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Players attempt to outstare each other.
A staring contest is a competitive game in which two people stare into each other's eyes and attempt to maintain eye contact for a longer period of time than their opponent. The game ends when one participant intentionally or unintentionally looks away and breaks eye contact.
A popular variation of the game exists in which the participants not only attempts to maintain eye contact, but also must resist the urge to blink; creating a physical challenge as well as a psychological one. Most other variations revolve chiefly around either of these two core objectives, with some prohibiting virtually any action but staring (laughing, winking, nodding, talking, touching, bobbing, etc), and others allowing the aggressive use of these same actions to force an opponent into defeat.
Animals and staring contests
Another popular way to play the game is to compete against household pets or other animals. Animals are generally much more formidable opponents than humans, in either variation of the game. Many animals have multiple, transparent eyelids that allow them to go longer without visibly blinking. Humans also have complex social and cultural meanings associated with eye contact which can weaken a person's ability to stare into someone's or something's eyes for long periods of time. Animals, on the other hand, often perceive a stare simply as a threat or challenge to dominance, strengthening their resolve to maintain eye contact. Cats in particular will engage humans in staring contests, and often win, with frequency and ease.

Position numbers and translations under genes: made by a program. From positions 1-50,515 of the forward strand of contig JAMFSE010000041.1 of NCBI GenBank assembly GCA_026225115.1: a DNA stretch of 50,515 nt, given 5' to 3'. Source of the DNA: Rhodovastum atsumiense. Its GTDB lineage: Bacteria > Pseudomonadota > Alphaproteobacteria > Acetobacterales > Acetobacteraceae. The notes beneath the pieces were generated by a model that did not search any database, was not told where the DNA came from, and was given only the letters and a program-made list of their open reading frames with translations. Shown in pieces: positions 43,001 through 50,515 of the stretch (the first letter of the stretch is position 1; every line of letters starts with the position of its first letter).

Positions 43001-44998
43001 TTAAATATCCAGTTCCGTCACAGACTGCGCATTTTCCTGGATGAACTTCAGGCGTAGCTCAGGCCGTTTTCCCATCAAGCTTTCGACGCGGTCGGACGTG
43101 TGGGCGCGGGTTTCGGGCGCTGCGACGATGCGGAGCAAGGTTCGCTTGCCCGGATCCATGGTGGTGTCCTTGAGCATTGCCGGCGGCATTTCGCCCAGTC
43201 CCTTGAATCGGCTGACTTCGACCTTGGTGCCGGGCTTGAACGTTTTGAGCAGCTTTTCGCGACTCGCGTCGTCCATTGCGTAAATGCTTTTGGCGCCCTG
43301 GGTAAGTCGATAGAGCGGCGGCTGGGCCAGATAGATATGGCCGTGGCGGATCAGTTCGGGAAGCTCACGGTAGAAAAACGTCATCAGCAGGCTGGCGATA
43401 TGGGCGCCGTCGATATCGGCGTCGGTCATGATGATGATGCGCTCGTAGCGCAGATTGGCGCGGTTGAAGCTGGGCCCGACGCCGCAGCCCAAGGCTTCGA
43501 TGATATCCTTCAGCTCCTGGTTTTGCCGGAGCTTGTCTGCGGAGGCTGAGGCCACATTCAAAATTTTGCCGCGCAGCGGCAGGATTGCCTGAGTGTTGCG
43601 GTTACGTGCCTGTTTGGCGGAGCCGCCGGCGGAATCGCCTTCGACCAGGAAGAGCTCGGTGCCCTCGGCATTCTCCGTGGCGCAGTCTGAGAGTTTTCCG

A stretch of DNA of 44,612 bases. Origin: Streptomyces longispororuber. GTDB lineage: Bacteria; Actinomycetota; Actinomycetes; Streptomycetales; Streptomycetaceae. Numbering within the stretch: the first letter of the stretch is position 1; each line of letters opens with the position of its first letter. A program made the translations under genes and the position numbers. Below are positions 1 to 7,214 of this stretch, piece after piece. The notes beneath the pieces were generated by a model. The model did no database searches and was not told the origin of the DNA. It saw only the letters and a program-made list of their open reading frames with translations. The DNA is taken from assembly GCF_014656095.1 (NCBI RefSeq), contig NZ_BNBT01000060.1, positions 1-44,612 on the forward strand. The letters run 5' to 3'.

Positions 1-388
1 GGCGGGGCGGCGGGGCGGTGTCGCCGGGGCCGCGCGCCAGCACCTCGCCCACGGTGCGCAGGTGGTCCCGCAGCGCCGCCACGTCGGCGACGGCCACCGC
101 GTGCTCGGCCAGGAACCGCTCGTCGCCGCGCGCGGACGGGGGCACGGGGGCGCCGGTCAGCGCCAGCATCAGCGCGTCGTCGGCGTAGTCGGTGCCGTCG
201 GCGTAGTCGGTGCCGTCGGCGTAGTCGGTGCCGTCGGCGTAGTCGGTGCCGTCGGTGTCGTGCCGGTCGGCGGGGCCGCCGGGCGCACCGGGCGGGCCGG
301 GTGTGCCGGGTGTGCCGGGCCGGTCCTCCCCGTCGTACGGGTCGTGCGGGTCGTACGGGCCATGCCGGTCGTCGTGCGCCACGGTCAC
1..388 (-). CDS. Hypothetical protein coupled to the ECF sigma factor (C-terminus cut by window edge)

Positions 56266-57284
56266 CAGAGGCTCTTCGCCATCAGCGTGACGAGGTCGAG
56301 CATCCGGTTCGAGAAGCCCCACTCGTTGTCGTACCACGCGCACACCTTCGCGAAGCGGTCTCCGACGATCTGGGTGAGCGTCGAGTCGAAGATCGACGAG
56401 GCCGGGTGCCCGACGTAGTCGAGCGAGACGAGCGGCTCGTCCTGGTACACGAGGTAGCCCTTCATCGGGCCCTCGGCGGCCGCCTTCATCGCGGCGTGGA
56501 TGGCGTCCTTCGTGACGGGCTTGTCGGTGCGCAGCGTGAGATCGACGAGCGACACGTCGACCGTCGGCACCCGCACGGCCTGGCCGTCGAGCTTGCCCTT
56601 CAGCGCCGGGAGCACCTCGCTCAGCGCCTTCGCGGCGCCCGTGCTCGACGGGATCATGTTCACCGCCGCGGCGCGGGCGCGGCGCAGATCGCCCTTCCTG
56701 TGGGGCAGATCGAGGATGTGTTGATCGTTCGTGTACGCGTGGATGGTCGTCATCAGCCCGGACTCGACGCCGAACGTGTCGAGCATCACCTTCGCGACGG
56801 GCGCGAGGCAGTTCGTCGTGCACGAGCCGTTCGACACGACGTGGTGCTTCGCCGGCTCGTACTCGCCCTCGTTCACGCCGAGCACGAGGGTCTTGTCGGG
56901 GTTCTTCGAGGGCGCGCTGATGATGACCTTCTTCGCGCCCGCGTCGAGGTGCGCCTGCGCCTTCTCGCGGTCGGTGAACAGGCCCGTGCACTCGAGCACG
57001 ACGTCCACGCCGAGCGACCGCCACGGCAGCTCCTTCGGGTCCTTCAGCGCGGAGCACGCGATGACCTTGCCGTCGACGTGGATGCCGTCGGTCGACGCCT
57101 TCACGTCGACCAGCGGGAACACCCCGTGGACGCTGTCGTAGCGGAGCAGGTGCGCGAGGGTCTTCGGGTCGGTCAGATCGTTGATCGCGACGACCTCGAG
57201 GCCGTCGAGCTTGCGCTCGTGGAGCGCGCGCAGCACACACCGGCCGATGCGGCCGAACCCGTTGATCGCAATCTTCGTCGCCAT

Although they are less inclined than mammals to participate in such a contest, a fish would be impossible to defeat in a first-to-blinking staring contest as they do not have eyelids.
Flags: Very Short (0-60 mins), Short (1-3 hours), Medium (3-6 hours), With a Friend, Children, Teens, Adults, Seniors, Indoors, Outdoors, At Home, Morning, Day, Night, Sunny, Snowy, Rainy